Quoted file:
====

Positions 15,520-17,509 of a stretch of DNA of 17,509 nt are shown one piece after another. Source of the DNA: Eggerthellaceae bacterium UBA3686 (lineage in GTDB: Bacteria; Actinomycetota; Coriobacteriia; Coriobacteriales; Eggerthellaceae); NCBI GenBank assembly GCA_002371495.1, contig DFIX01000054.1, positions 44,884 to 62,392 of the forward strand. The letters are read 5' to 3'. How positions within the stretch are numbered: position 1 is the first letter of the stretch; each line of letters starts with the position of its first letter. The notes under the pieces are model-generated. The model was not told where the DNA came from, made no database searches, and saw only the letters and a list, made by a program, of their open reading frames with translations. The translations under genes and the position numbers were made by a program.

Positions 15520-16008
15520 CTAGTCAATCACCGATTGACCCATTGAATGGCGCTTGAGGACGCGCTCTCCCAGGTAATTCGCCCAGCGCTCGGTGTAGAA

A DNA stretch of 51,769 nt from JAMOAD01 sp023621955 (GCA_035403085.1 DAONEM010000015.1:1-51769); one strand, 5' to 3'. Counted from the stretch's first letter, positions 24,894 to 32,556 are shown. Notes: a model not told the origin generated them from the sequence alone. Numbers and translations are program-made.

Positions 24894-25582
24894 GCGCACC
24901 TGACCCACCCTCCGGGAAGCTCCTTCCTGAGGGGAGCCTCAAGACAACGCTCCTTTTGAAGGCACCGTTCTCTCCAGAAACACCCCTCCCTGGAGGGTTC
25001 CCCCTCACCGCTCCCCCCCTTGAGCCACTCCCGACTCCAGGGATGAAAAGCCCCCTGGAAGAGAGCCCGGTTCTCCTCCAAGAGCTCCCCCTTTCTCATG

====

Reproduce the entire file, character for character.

Positions 15,520-17,509 of a stretch of DNA of 17,509 nt are shown one piece after another. Source of the DNA: Eggerthellaceae bacterium UBA3686 (lineage in GTDB: Bacteria; Actinomycetota; Coriobacteriia; Coriobacteriales; Eggerthellaceae); NCBI GenBank assembly GCA_002371495.1, contig DFIX01000054.1, positions 44,884 to 62,392 of the forward strand. The letters are read 5' to 3'. How positions within the stretch are numbered: position 1 is the first letter of the stretch; each line of letters starts with the position of its first letter. The notes under the pieces are model-generated. The model was not told where the DNA came from, made no database searches, and saw only the letters and a list, made by a program, of their open reading frames with translations. The translations under genes and the position numbers were made by a program.

Positions 15520-16008
15520 CTAGTCAATCACCGATTGACCCATTGAATGGCGCTTGAGGACGCGCTCTCCCAGGTAATTCGCCCAGCGCTCGGTGTAGAA

A DNA stretch of 51,769 nt from JAMOAD01 sp023621955 (GCA_035403085.1 DAONEM010000015.1:1-51769); one strand, 5' to 3'. Counted from the stretch's first letter, positions 24,894 to 32,556 are shown. Notes: a model not told the origin generated them from the sequence alone. Numbers and translations are program-made.

Positions 24894-25582
24894 GCGCACC
24901 TGACCCACCCTCCGGGAAGCTCCTTCCTGAGGGGAGCCTCAAGACAACGCTCCTTTTGAAGGCACCGTTCTCTCCAGAAACACCCCTCCCTGGAGGGTTC
25001 CCCCTCACCGCTCCCCCCCTTGAGCCACTCCCGACTCCAGGGATGAAAAGCCCCCTGGAAGAGAGCCCGGTTCTCCTCCAAGAGCTCCCCCTTTCTCATG